While this fact was not pleaded in Drury's complaint, we may judicially notice election results. Ahmad v. Board of Election Commissioners , 2016 IL App (1st) 162811, ¶ 7, 409 Ill.Dec. 622, 68 N.E.3d 475.

¶ 43 In July 2015, the newly constituted Board held a special meeting, during which it scheduled a hearing to vote on settling Drury's suit against the Village.

¶ 44 In August 2015, Pappas, the LeComptes, Barrington Hills Polo Club, Inc., Barbara McMorris, Victoria Kelly, and Mariana & Pasquale Bernardi filed an amended petition to intervene.

¶ 45 In September 2015, the Village held a public hearing to discuss the ongoing litigation and a potential settlement. On October 26, 2015, the Board voted 4 to 2 to pass a resolution approving a settlement agreement with Drury. Among the terms approved by the Board, the settlement contained a finding that Ordinance 14-19 bore no rational relationship to the public health, safety, welfare, or morals and was void ab initio . On October 30, 2015, Drury and the Village presented the settlement to the circuit court.

¶ 46 On November 10, 2015, Barrington Hills Farm filed an objection to the proposed settlement. Thereafter, on December 10, 2015, the circuit court granted each petitioner leave to intervene. In January 2016, the intervenors filed motions to dismiss Drury's original complaint, and in February, the intervenors filed objections to the proposed settlement.

¶ 47 In a memorandum opinion and order dated May 3, 2016, the circuit court (1) dismissed Drury's complaint without prejudice and (2) denied Drury and the Village's joint motion to approve the settlement. As to the latter, the court reasoned:

"Settlement of disputed claims is encouraged by law. Martin v. [City of ] Greenville , 54 Ill. App. 3d 42, 44 [12 Ill.Dec. 46, 369 N.E.2d 543] (1977). However, in order to accomplish the disposal of a case by settlement ‘all of the parties and intervenors must agree to the settlement.’ [ Business & Professional People for Public Interest v. Commerce Commission ], 136 Ill. 2d 192, 209 [144 Ill.Dec. 334, 555 N.E.2d 693] (1989).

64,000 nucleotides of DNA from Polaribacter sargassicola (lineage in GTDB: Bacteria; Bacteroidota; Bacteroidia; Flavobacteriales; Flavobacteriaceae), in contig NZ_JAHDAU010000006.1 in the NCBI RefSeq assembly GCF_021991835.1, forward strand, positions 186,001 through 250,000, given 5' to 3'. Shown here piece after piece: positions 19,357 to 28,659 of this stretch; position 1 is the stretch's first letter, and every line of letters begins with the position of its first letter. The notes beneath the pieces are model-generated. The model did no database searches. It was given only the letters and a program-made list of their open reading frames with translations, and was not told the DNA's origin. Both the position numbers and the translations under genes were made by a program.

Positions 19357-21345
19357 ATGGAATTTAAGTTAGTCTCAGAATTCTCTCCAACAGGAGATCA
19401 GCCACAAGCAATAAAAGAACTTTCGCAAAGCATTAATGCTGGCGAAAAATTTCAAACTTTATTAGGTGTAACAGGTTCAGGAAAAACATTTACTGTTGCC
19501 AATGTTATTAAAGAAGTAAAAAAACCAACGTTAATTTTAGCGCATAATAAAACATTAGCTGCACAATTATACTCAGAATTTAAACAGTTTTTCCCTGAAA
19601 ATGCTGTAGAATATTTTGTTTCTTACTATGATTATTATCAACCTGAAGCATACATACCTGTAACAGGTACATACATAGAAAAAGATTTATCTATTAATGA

* * *

Absent additional evidence, the court cannot definitively determine whether Defendant Village adequately represented the interests of the Intervenors, parties to the current litigation. However, the substantial and ongoing objections to the Agreement made by Intervenors indicate that Intervenors' interests do not align with the resolution proposed in the Agreement. Intervenors were not privy to settlement negotiation sessions and

currently object to the result, so it is reasonable to conclude the Agreement currently does not represent their interests. Despite the court's preference for settlement, it is impractical to adopt a settlement agreement to which all parties involved in the dispute do not consent. For all of the foregoing reasons, the current Agreement cannot be adopted."

¶ 48 Thereafter, Drury filed an amended complaint, which the intervenors moved to dismiss pursuant to section 2-615 of the Code of Civil Procedure ( 735 ILCS 5/2-615 (West 2016) ).

¶ 49 While those motions were pending, the Village filed a verified answer to Drury's complaint. In response to Drury's allegation that "the Text Amendment is an invalid exercise of the Village's police power authority" because the text amendment "does not promote the general welfare but instead was adopted to benefit one property owner," the Village answered: "The Village admits that the Text Amendment does not promote the general public welfare and admits that the Text Amendment benefits a property owner who is engaged in a commercial horse boarding operation within the Village." In addition, at several points in its answer, the Village responded to an allegation by stating: